Water Efficiency

Puzzling Pipelines

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The word for “puzzle” in Spanish is “rompecabezas”—literally, a head breaker. The term serves as an apt description of Mexico City’s hydrologic tangle, a multi-faceted conundrum that exemplifies the global need to make water systems sustainable.

Legend has it that Mexico City was founded in a sacred location. For more than two centuries, the Mexica people migrated in search of the promised land—a place where their gods said they would find an eagle perched in a cactus holding a snake in its mouth. When they discovered that place in 1395, it happened to be on an island in the middle of a lake.

Costs are rising, supplies are dwindling and the clock is ticking. Explore solutions and new ways to collaborate by joining your colleagues in San Diego January 22-23, 2019 at the Western Water Summit. Click here for details

Over the centuries since Mexico City’s founding, its conquest by the Spaniards, and urbanization, the city has expanded exponentially. Elaborate engineering projects have been designed to drain the lake’s water to allow urban expansion. Tunnels from the 1950s-era Deep Drainage System crisscross beneath the city to carry floodwater and urban runoff to the city’s outskirts. But today the mountain-ringed valley still fills up when it rains.

In addition to the city’s drainage issues, is the fact that drinking water for its 20 million residents comes from a below-ground aquifer. As the aquifer is depleted, the clay lakebed compacts and the city sinks—by a reported 15 inches a year in some areas. This dramatic subsidence has severely damaged infrastructure. As a result of line breaks and other age-related issues, Mexico City’s water distribution pipelines lose a startling 40% of the water they convey.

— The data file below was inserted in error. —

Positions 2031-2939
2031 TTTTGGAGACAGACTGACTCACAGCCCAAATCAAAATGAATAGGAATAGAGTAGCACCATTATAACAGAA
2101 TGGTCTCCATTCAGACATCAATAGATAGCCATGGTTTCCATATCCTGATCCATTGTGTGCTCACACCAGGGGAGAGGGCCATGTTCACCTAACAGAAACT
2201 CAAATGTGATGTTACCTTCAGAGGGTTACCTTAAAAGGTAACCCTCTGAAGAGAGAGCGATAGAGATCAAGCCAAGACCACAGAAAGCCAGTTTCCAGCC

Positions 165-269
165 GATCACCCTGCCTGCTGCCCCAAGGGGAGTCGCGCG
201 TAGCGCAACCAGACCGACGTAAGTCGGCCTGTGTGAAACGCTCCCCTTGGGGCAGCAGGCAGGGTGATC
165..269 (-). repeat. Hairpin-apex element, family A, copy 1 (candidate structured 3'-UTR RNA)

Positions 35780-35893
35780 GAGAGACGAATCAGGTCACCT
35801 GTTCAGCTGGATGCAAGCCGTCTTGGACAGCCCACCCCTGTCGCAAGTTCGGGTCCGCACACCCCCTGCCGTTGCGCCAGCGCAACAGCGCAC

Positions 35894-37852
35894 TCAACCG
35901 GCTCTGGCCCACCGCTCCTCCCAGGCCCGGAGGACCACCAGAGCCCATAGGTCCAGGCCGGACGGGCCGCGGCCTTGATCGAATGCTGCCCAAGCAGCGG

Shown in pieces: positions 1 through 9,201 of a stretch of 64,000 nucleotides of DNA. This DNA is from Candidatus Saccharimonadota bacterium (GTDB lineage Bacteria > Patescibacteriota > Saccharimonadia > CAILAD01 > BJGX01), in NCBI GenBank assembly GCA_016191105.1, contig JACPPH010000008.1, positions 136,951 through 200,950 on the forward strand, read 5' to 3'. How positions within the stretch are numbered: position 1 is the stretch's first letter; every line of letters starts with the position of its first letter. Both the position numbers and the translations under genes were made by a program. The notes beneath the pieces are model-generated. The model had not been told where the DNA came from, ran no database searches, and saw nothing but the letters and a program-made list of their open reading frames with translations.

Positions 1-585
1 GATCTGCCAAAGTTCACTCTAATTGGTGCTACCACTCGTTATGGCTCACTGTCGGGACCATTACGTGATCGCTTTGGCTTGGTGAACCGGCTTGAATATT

Today, many people living in the city center have no access to water for weeks on end. And when they do, it is delivered via tanker truck.

Ramón Aguirre Díaz, who has run Mexico City’s municipal water system for more than a decade, recently told NPR, “We are depleting volumes of water that took hundreds, thousands of years to store. Sooner or later it will run out.”

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Hydrologists agree that Mexico City would benefit from a more sustainable approach to its water system. Dean Chahim, a Ph.D. candidate at Stanford who studies Mexico City’s water puzzle, believes that there is a strong need for water recycling and aquifer recharge. He views Mexico City’s multifaceted water puzzle as a single-city example of a larger, global-scale issue.

What are your impressions? How can Mexico City engineer a more sustainable water system? How can the city provide water to residents without over-taxing aquifers or hauling it over long distances? How can these solutions be applied to other cities around the world?

We will discuss solutions to water scarcity and the importance of balancing hydrologic systems at the Western Water Summit, February 6–7 in San Diego, CA. It promises to be a dynamic event that offers practical insight and real-world solutions. We hope that you’ll join the conversation.  

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